First politicians couldn't define where upstate NY is. Then academics and historians were in disagreement on the matter. And now, thanks to a new poll, we've learned that even the people who (probably) live there aren't sure where upstate NY is—nor whether they are upstaters.
According to the poll, conducted by Public Policy Polling in anticipation of the April 19th presidential primary in New York, 29% said the best definition of upstate is anything north of Westchester County; 25% said it's anything north of NYC; 22% said anything north of Poughkeepsie; 7% said anything north of Poughkeepsie except for the Buffalo area; 9% went with the ever-helpful "something else" option, and 7% admitted they weren't sure.
Breaking down those numbers a little more: of people who self-identified as upstaters, 25% said it's everything north of Poughkeepsie, 20% said it's everything north of Westchester, 15% said it's north of NYC, and 14% said it's north of Poughkeepsie excluding Buffalo. Out of those who identified as NYC voters, things were a bit simpler: 38% said everything north of the city is upstate, 31% said north of Westchester, and 16% said everything north of Poughkeepsie.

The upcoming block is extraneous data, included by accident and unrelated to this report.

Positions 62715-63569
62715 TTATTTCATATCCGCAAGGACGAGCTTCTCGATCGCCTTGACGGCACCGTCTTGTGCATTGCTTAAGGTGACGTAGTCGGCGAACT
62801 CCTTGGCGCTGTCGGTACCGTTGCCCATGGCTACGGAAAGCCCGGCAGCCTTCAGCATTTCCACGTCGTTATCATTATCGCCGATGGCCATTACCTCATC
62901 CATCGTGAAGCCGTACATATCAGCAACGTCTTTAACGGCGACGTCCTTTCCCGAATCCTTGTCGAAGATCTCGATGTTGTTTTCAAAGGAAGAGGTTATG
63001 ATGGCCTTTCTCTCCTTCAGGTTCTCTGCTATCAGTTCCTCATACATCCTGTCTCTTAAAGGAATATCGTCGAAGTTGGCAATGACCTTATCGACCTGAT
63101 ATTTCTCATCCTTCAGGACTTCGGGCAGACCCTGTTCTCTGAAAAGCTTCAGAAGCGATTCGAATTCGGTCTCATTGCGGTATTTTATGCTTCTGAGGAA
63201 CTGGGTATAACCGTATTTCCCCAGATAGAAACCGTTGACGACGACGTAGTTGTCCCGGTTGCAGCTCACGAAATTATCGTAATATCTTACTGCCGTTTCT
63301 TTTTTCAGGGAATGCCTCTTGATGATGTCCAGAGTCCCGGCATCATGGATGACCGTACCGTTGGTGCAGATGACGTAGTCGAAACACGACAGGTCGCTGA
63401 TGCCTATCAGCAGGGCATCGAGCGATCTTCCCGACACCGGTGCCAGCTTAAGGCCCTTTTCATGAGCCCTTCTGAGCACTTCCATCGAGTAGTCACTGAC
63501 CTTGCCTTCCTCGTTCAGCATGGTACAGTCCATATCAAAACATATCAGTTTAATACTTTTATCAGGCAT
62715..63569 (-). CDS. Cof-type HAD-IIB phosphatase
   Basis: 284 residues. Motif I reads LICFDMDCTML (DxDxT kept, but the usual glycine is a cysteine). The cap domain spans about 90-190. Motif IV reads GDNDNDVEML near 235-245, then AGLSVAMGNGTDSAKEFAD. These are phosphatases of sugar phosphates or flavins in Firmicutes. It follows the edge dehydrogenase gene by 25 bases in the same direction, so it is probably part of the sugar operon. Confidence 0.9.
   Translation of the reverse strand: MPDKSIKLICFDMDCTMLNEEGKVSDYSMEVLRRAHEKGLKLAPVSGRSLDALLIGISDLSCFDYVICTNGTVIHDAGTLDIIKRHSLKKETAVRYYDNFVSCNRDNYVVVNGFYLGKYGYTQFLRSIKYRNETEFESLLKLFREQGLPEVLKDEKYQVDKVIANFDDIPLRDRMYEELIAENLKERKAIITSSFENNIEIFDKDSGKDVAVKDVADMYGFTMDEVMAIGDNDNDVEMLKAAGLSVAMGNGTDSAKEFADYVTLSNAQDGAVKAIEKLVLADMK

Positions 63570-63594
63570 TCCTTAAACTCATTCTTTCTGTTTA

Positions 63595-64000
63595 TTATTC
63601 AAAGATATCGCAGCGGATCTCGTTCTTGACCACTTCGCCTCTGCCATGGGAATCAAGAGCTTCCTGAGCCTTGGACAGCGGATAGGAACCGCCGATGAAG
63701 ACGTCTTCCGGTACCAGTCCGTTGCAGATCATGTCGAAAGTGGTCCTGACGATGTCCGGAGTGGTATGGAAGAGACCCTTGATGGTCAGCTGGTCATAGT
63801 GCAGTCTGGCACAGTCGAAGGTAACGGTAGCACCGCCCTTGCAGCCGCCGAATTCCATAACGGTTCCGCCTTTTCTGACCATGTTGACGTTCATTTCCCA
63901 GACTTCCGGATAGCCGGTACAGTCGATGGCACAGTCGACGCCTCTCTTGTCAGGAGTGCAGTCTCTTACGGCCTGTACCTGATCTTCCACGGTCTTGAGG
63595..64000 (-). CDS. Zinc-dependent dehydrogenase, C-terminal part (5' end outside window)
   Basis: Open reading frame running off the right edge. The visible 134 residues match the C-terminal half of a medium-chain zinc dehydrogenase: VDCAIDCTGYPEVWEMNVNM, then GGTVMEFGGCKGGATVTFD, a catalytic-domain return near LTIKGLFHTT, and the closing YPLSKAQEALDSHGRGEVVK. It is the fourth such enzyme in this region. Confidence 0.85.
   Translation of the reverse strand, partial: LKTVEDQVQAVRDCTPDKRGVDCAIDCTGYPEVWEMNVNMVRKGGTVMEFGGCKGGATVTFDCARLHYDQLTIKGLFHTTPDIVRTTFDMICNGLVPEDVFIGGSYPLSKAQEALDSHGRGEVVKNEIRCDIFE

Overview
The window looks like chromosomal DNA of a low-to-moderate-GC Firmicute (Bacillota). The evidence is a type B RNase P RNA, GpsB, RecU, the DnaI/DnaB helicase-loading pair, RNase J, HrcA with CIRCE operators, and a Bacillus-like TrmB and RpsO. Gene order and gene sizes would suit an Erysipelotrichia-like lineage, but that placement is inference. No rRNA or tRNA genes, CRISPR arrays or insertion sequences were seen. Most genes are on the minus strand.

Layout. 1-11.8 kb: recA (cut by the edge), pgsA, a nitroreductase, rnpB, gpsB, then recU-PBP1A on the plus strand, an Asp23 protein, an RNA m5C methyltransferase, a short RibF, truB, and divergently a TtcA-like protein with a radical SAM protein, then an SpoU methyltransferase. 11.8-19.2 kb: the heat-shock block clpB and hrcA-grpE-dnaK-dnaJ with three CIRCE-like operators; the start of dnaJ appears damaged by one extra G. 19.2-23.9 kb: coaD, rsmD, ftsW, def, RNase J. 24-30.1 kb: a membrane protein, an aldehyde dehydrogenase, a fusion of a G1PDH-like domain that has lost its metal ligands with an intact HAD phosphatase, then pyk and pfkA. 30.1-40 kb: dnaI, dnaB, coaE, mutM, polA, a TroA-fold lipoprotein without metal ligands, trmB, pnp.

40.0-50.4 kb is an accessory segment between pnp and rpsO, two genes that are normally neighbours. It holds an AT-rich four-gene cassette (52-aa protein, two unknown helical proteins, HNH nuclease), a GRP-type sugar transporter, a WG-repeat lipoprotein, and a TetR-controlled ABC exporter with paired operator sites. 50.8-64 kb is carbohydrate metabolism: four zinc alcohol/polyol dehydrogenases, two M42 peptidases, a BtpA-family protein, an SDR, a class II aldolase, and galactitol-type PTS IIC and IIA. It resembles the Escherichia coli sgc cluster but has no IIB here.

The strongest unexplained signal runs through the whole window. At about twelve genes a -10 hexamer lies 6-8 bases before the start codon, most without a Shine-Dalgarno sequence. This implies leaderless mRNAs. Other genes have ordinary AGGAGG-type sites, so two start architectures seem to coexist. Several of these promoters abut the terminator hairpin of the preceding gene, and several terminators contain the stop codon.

Two other stats that stood out: the most self-assured group on the topic are 18-29 year-olds, 47% of whom defined upstate NY as anything above the city. Also, 43% of people who filled out the survey online agreed with that definition as well. Besides those two spikes, no other response to the question of where upstate is garnered over 40%.
In case you missed our longer discussion on the topic last week, disagreements and confusion over the term, and how best to divide the state, have been around as long as the term has been used (it dates to the early 20th century). Overall, the state is too varied and big to reduce to just two terms (upstate/downstate), and there are historical precedents that indicate "upstate" has moved farther north over the last 200 years (back in the 19th century, what is now 204th Street was considered the country).
We boiled everything down to three major recurring views on the question:
a) Everything outside of NYC is upstate. Hard-liners called this an "Us v Them" mentality on the part of New Yorkers. Some were more generous about considering the greater "NYC sprawl zone," which leads to...
b) Everything north of NYC except Westchester and Rockland counties is upstate. This reasoning, while somewhat vague, actually seems to be the one most regularly cited by politicians such as Gov. Cuomo, and includes MTA-serviced regions where a large amount of the population commutes to Manhattan.
c) Everything above Dutchess County is upstate. Basically, everything you can't get to via Metro-North (Wassaic being the final stop/most northern region). As Politico NY reported, "This is closely mirrored by the statute that created the state’s Energy Planning Board, which includes Dutchess, Orange, Putnam, Rockland and Westchester in the 'Downstate region,' as well as Ulster (which lacks a Metro-North station)."